The way I do it: Just bend the cunts. Honestly, I see no reason to do anything else, this method works exceedingly well, is the easiest and has yet to fail me after doing this multiple times, and it’s been a few years now. It allows you to have the maximum amount of LEDs on the back of your TV, it can be done quickly. As long as you’re careful I’ve done no damage to any of my strips yet!

So, go ahead and put the LEDs on your TV, making sure to put the connector side somewhere convenient. Try and ensure there are the same number of LEDs on all sides, this proved quite difficult as the TV I am doing for this tutorial is bulky towards the bottom, but I managed it.

Putting a different number of LEDs won’t be the end of the world, I actually fucked this up the first time I did it but for best results, do your best.

Go ahead and cut off these two wires, we don’t really need these. If you’re running an insane number of LEDs you might want to wire these to the end of the strip.

Next up I velcro’d some connector blocks to the TV and fed the LED wires into here.

I spliced a USB extension cable and connected one end up as seen here. This gives me the ability to move the setup quickly when needs be. I used LED connectors that I got a pack of for cheap on Amazon.

The TV aspect of things is now finished and we have a nice USB interface to connect it all up to, you can of course hardwire this in.

Connecting everything together

Now we connect all the bits together, and then we will return to the Pi.

Now we connect the Pi to the LED strip along with the power strip. We connect this as the below image illustrates.

Ensure the PWM signal wire connection from the LEDs is connected to GPIO18 which is pin 12 on the Pi, with the 100 Ohm resistor in between as above. Connect ground to both ground on the PSU and on the Pi via pin 6. Finally, connect +5v on the LED strip to the PSU +5v.

If you decided to use the Pi’s +v5 for your LEDs, connect it to either pin 2 or pin 4.

Here is how I’ve connected everything up.

I soldered the resistor to one end of the PWM cable going to the Pi and then heatshrunk it. I cut the end from the PSU I ordered which was for a Pi 4, and connected it all up to the block.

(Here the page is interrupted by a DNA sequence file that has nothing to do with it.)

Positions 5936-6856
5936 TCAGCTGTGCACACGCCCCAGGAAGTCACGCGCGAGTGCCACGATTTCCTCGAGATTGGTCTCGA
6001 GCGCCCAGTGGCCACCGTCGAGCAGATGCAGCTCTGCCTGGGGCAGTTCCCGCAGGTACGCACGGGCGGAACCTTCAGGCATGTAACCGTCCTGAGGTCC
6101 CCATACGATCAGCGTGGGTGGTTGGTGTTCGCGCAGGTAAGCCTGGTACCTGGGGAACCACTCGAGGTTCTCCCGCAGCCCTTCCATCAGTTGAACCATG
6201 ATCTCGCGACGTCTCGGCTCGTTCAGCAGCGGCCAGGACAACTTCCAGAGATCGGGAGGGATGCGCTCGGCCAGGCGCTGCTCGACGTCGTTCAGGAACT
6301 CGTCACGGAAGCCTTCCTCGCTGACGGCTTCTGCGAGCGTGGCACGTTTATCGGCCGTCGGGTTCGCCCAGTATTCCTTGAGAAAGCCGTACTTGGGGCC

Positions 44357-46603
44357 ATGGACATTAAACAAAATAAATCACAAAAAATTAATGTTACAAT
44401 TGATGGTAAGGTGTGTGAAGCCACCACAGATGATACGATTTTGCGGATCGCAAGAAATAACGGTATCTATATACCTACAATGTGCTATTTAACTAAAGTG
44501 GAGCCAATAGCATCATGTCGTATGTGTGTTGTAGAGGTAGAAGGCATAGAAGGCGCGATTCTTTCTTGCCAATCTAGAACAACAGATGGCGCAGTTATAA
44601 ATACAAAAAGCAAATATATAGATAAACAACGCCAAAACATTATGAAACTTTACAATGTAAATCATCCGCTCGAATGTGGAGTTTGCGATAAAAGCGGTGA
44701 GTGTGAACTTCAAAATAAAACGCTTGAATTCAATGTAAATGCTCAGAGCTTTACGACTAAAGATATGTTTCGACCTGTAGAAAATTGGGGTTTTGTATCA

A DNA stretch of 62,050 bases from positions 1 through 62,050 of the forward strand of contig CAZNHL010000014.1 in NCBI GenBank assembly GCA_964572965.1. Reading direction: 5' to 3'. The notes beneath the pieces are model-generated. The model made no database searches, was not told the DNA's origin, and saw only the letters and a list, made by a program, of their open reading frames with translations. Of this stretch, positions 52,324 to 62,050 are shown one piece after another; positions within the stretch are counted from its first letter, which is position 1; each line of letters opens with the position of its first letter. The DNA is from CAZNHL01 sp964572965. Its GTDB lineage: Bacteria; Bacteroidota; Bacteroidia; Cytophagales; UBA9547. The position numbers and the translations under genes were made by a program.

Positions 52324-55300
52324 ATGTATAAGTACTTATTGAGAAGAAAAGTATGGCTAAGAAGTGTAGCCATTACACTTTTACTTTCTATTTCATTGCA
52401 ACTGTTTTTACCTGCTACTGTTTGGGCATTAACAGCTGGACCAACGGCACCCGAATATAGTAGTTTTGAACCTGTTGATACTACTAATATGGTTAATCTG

The first time I did this I was made to buy 400, so I have loads of these things. If you’re in the UK and want a few for free, PM me on Discord or something.

With that all done, it’s time to box everything up, or arrange it on the back of your TV if you’ve chosen that route.

Below is how everything should be connecting, leaving out the power for now. In testing I will be using a Chromecast connected through the switch, when this goes up I’ll be using an Nvidia Shield.

One thing to ensure at this stage is that you are using the correct PAL/NTSC setting on the converter else you will face issues and not know what’s wrong.

Below is everything in the box, this will be prettied up once it goes into production, but for now this should suffice. I’ve used a cable tidy box which allows me to route the power cable and USB cable out one end, and the HDMI cables from the devices to be ambilight’d from the other.

Once it’s all powered on you should see that source is displaying on the TV, which is a good first step, and the Pi should be accessible over SSH, as well as all the other devices powered up too.

Back to the Pi

Let’s do an update on the Pi to get everything up to date.

sudo apt update; sudo apt upgrade -y; sudo apt autoremove -y

If you haven’t already made sure that your USB video grabber is working/compatible, check now using the following command:

v4l2-ctl --list-devices

As you can see here I have an AV TO USB2.0 device, which is the video grabber.

Now we will install Hyperion, you can do this via the client configuration application that we’ll use to configure Hyperion in a second, but we will do this via the terminal instead.